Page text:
Preventing and containing Covid-19 outbreaks in the workplace has become routine for employers over the course of the past two years. A recent settlement announcement from the U.S. Equal Employment Opportunity Commission (EEOC) provides employers with a better understanding of whether information regarding employees’ family medical history may be inquired about or collected, as will be discussed below.
Recent EEOC Settlement
Employers must be cognizant of violating the Genetic Information Non-Discrimination Act (GINA) when it comes to inquiring into and/or collecting family medical history.
GINA prohibits discrimination against employees on the basis of genetic information. The definition of “genetic information” under GINA includes an employee’s genetic test results, the genetic test results of an employee’s family members, or an employee’s family medical history (“the manifestation of a disease or disorder in family members of such individual”). The law prohibits employers from requesting or obtaining such information. Additionally, the EEOC guidance referenced above specifically states that GINA prohibits employers from inquiring about Covid-19 status of employees’ family members.
On July 6, 2022, the EEOC announced a settlement with Brandon Dermatology, a Florida-based medical practice. The EEOC’s investigation found the medical practice was collecting employees’ family members’ Covid-19 testing results in violation of GINA. As part of the resulting conciliation agreement, the medical practice is required to cease collecting employees’ family members’ Covid-19 testing results, compensate affected employees, review its Covid-19 policies, conduct training on Covid-19-related EEO laws, and post a notice.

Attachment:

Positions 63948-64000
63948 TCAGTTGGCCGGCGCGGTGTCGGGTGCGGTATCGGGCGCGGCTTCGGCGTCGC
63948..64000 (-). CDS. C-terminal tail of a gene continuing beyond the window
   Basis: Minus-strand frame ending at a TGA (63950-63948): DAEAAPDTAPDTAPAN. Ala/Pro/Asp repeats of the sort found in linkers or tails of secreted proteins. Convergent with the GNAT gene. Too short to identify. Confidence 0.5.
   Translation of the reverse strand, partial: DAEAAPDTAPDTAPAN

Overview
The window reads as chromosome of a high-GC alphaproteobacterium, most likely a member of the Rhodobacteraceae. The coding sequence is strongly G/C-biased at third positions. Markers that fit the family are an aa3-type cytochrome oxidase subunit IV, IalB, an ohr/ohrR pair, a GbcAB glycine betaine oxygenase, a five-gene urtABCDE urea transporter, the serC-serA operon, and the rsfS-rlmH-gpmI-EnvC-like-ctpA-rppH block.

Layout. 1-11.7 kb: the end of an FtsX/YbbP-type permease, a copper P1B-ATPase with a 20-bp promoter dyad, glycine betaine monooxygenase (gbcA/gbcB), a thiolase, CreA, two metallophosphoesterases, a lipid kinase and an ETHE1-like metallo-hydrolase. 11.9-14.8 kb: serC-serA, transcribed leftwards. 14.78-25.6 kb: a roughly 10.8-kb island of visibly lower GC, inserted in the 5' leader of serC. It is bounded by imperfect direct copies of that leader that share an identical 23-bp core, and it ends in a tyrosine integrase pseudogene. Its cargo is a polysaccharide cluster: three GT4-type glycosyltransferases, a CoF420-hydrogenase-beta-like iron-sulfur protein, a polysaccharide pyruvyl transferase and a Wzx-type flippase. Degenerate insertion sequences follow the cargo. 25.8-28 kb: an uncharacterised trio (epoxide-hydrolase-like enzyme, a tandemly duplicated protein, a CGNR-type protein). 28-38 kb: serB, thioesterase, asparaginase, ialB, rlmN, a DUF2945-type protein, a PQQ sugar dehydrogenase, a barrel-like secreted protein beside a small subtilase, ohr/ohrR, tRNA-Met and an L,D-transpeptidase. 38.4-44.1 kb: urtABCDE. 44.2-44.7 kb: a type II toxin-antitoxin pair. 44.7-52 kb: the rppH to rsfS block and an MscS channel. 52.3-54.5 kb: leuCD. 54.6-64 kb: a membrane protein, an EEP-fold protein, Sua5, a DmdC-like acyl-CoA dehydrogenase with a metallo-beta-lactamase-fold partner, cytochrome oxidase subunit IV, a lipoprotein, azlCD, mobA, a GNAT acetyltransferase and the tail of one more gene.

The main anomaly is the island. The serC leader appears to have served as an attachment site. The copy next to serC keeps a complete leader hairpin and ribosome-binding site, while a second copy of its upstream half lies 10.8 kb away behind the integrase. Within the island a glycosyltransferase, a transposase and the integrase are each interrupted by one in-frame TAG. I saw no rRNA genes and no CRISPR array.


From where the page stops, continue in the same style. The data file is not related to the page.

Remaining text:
Accordingly, employers who want to avoid a similar fate should not collect employees’ family members’ Covid-19 testing data.
However, employers are still allowed to ask employees whether they have had contact with anyone diagnosed with Covid-19 or who may have Covid-19 symptoms.
The EEOC’s recent settlement provide assistance to employers as they continue to navigate Covid-19 in the workplace.
Going forward, employers should not collect employees’ family members’ Covid-19 testing data.
If you have any questions about this Legal Update, please contact Attorney Joel Aziere at firstname.lastname@example.org or (262) 364-0250, Attorney Kirstin Mathers at (262) 364-0251 or email@example.com, or your Buelow Vetter attorney.